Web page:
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Living Higher: Issue 886

Why did Rav Silver want this kibbud so badly?


Over the past several decades, Rav Sholom Kamenetsky, rosh yeshivah in Philadelphia, has delivered thousands of shiurim to thousands of students and has fielded myriad questions, some incredibly difficult, always toiling to provide satisfactory answers. Some questions seem inscrutable, but he’s learned to be undaunted. Ultimately, Rav Sholom knows, the answer will come. Because Rav Sholom never likes leaving questions unanswered.

Yet a single question bothered Rav Sholom for his entire lifetime. Until last week.

When he was born, his father, Rosh Yeshivah Rav Shmuel Kamenetsky, received a phone call from Cincinnati, Ohio, from none other than Rav Eliezer Silver, the famed president of the Union of Orthodox Rabbis and rav of Knesseth Israel of Cincinnati. He was calling to wish mazel tov, along with a strange request: “I’d like to serve as sandek,” he said matter-of-factly. Rav Shmuel was startled but was quick to comply. Rav Eliezer Silver was a great tzaddik, and it would be an honor to have him serve as sandek for his newborn son. The baby was named Sholom and he grew to be a brilliant talmid chacham, his success likely influenced by the blessings he received from his venerated sandek.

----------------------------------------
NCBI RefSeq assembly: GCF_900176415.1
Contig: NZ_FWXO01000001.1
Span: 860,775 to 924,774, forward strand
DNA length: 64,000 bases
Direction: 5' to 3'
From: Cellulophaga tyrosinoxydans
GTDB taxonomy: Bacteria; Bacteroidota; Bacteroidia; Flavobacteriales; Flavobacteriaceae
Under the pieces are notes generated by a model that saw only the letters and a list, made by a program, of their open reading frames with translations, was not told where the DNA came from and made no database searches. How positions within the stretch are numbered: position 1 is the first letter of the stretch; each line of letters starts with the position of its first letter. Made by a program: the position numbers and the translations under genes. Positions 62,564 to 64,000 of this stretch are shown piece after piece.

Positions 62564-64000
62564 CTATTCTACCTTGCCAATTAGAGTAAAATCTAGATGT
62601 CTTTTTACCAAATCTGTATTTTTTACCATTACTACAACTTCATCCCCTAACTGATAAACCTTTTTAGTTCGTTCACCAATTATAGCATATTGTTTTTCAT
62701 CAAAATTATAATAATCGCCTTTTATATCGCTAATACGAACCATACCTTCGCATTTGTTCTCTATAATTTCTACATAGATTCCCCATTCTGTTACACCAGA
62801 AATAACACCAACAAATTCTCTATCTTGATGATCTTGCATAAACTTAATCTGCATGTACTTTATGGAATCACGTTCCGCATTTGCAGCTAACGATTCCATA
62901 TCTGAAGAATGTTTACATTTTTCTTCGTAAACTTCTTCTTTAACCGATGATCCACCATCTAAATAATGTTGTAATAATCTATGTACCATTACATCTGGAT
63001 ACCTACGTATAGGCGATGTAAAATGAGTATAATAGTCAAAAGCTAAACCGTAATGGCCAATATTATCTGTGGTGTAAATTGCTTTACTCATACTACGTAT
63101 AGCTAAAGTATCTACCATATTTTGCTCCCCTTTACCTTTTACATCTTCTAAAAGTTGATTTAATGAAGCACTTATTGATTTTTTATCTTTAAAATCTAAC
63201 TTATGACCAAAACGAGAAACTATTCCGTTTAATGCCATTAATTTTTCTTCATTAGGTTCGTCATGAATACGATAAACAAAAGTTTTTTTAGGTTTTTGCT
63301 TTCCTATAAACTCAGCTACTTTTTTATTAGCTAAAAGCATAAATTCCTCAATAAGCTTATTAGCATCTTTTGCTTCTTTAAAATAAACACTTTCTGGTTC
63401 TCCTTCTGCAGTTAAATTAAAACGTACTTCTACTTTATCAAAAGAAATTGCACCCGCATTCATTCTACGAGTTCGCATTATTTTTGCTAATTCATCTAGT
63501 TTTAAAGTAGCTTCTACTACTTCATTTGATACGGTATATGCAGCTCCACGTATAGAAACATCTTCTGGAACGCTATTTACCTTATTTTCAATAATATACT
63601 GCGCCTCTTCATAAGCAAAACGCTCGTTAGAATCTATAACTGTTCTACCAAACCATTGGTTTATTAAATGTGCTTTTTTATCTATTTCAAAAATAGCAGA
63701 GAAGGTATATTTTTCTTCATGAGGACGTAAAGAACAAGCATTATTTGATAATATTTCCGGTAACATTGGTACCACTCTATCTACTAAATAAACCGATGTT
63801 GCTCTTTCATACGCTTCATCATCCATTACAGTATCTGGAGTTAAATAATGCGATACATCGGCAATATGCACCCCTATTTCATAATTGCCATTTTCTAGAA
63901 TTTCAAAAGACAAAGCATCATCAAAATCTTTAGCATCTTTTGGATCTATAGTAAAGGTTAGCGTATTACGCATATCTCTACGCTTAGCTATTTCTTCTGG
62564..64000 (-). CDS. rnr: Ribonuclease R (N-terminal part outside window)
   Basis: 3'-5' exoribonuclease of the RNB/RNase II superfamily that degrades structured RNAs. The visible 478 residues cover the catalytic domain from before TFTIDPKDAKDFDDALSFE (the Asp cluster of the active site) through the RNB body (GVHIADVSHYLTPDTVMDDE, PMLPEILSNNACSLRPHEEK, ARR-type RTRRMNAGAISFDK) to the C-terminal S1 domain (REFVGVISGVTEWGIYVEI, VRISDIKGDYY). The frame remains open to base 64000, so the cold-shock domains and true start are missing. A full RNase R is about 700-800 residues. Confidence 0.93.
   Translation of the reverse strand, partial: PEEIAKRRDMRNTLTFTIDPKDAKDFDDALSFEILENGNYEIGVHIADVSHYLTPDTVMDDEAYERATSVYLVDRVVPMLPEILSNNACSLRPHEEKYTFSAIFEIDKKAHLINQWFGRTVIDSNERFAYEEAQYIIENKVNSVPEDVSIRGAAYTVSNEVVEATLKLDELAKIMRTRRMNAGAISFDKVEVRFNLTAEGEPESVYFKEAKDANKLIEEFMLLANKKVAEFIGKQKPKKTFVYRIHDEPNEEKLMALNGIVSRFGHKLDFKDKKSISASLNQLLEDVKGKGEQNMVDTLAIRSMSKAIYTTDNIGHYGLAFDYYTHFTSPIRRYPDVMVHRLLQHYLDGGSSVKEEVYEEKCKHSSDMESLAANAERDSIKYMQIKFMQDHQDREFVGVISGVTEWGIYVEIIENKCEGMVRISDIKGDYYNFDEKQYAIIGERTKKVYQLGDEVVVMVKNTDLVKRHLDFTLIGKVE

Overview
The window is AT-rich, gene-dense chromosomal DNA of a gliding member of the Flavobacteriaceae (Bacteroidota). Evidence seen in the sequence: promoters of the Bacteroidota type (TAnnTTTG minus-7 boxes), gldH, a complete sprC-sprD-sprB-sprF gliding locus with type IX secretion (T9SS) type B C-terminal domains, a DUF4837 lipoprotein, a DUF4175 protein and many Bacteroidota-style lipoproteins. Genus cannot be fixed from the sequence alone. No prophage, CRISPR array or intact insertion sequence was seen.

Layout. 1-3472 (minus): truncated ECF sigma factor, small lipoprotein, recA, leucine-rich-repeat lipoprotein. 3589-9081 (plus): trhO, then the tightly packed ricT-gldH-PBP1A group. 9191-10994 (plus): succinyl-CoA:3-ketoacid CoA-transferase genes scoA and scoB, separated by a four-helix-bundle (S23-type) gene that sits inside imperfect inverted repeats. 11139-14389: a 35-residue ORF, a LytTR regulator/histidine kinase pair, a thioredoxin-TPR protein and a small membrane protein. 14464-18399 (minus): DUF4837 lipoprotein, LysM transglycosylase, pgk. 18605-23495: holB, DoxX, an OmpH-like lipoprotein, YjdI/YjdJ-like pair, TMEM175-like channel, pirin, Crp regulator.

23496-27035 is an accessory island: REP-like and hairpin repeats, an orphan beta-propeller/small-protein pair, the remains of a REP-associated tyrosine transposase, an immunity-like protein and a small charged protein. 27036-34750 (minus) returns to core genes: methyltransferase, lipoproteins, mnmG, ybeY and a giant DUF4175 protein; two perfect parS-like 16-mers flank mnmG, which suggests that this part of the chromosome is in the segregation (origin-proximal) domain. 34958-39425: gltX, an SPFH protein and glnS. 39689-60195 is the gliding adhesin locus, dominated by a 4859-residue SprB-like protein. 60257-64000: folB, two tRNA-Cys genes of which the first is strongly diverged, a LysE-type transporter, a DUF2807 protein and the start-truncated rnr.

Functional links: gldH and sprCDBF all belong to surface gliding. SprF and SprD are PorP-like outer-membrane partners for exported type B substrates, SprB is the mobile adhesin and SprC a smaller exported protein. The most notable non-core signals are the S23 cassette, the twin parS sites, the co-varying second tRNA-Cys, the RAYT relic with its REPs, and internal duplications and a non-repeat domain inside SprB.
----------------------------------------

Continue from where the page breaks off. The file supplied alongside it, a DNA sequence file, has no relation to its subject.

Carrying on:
But why? Why did Rav Silver want this kibbud so badly?

It was a question that always niggled at Rav Sholom, until he, too, received a phone call from Cincinnati. The caller was his talmid, Rav Hillel Shepard, menahel of the newly founded Mesivta of Cincinnati. The Mesivta was organizing a grand opening event and they wanted Rav Sholom to be the guest of honor. Rav Sholom immediately agreed — what wouldn’t he do for his beloved talmid? But he had an ulterior motive as well.

When he rose to speak at the event, he shared the story of Rav Silver and his curious insistence on serving as sandek at his bris.

“Now I’m here, in the city that Rav Silver fought so hard to permeate with kedushah, where he battled every challenge and navigated every obstacle in order to build Torah and create a haven for Yiddishkeit to flourish. The creation of this mesivta is a living testimony to his enduring legacy, a legacy that my very own talmid was entrusted to uphold. And I’m here to celebrate it with you.”

Rav Sholom Kamenetzky doesn’t like leaving questions unanswered. Now, he no longer has to.


(Originally featured in Mishpacha, Issue 886)

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